Latest Larva Stories
It’s one of life’s special moments: a child finds a fat caterpillar, puts it in a jar with a twig and a few leaves, and awakens one day to find the caterpillar has disappeared and an elegant but apparently lifeless case now hangs from the twig.
Usually it's the frog that catches the unsuspecting bug for a tasty snack, but in an unprecedented predator-prey role reversal, a certain group of ground beetle larvae are able to lure their amphibious would-be predators and consume them with almost 100% success.
A study published in BioMed Centralâ€™s open access journal, BMC Biology, reports the transformation of the larvae into a previously unseen, wholly un-crustacean-like, parasitic form.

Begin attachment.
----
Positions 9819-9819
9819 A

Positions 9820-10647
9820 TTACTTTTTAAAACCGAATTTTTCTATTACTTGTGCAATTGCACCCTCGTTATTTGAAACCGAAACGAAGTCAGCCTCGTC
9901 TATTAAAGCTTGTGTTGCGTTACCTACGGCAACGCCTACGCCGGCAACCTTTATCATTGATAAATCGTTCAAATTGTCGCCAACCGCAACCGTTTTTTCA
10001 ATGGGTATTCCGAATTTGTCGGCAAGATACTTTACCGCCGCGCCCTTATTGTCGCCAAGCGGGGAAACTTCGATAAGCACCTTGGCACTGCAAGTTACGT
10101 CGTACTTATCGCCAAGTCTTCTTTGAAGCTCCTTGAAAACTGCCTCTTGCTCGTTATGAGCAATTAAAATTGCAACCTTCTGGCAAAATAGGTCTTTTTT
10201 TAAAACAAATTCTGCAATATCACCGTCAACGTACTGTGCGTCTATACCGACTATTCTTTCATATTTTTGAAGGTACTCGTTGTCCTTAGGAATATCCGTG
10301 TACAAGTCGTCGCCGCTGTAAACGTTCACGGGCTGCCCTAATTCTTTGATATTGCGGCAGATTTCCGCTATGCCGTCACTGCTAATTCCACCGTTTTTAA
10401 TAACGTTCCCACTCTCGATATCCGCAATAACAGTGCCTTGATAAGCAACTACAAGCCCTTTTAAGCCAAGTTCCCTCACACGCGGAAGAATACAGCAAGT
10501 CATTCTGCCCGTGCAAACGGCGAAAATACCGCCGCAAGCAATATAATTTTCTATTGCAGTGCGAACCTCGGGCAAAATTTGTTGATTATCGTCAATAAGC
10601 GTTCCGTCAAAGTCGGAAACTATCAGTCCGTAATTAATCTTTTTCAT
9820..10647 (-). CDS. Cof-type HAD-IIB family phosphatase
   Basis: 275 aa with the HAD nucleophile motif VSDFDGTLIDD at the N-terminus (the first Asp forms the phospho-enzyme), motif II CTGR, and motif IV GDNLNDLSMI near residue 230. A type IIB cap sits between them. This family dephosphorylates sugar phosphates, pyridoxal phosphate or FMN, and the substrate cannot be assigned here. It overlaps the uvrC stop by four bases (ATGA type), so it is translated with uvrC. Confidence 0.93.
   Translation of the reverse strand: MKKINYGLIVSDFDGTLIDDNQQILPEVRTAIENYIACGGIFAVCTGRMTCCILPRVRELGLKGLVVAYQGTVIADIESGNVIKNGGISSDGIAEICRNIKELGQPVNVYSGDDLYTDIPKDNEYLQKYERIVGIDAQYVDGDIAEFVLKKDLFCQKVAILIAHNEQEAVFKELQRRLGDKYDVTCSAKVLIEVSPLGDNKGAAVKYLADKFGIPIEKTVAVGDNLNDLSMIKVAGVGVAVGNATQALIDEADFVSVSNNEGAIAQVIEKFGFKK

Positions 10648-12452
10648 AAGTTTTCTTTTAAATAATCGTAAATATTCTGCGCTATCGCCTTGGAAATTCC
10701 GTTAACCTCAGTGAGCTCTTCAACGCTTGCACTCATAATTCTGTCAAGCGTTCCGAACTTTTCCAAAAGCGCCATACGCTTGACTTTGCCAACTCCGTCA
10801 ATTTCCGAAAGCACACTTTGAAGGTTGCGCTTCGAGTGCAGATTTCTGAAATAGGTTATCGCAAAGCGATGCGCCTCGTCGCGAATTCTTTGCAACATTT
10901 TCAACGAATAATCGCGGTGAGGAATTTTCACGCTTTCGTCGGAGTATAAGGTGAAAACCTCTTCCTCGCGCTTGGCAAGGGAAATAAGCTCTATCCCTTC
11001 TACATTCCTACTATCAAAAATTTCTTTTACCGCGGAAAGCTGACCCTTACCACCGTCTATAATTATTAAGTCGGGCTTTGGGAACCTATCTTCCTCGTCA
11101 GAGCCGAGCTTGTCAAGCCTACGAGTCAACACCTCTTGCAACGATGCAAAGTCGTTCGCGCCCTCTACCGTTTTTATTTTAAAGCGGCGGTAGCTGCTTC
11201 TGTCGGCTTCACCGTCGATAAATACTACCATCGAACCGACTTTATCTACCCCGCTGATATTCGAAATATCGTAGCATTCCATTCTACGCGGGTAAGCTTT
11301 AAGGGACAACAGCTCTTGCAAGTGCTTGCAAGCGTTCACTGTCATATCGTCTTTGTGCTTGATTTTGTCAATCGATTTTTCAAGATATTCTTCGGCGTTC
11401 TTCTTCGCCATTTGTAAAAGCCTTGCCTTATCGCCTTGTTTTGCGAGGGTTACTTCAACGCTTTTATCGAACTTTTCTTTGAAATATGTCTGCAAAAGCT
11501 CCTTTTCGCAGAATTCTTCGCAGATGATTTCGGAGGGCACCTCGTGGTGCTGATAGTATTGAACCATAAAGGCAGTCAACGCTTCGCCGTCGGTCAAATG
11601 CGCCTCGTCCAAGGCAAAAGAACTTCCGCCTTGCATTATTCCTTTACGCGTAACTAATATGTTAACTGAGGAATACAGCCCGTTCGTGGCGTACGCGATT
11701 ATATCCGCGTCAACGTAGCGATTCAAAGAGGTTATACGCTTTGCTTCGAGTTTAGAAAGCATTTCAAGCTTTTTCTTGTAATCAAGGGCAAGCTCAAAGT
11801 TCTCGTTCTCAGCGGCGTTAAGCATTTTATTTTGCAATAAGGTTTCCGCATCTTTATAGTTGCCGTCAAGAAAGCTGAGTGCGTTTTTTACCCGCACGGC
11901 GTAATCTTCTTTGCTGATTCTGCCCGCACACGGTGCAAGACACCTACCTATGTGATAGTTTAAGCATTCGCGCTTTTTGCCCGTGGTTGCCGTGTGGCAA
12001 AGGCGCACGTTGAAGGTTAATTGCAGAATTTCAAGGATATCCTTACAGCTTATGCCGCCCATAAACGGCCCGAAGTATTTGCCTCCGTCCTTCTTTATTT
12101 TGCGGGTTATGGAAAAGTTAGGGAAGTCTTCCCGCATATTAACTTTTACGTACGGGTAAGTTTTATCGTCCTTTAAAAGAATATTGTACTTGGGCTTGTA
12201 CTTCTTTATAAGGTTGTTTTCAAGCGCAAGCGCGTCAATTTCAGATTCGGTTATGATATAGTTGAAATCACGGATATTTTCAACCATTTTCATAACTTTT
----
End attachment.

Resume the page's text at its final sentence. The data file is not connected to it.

When gene is disabled, young flies don't grow up.
The Ghost Shrimp, Pestarella tyrrhena is a species of thalassinidean crustacean that dwells in shallow, sandy tunnels of the ocean floor in the Mediterranean Sea and northern Atlantic Ocean. Initially, the crustacean derived its name from the Tyrrhenian Sea where it inhabited. The crustacean was called formerly Callianassa tyrrhena, but current common terminology for the species is Ghost Shrimp or Mud Shrimp. Fishermen in the Mediterranean have used it as bait for at least 200 years...
- a slit in a tire to drain away surface water and improve traction.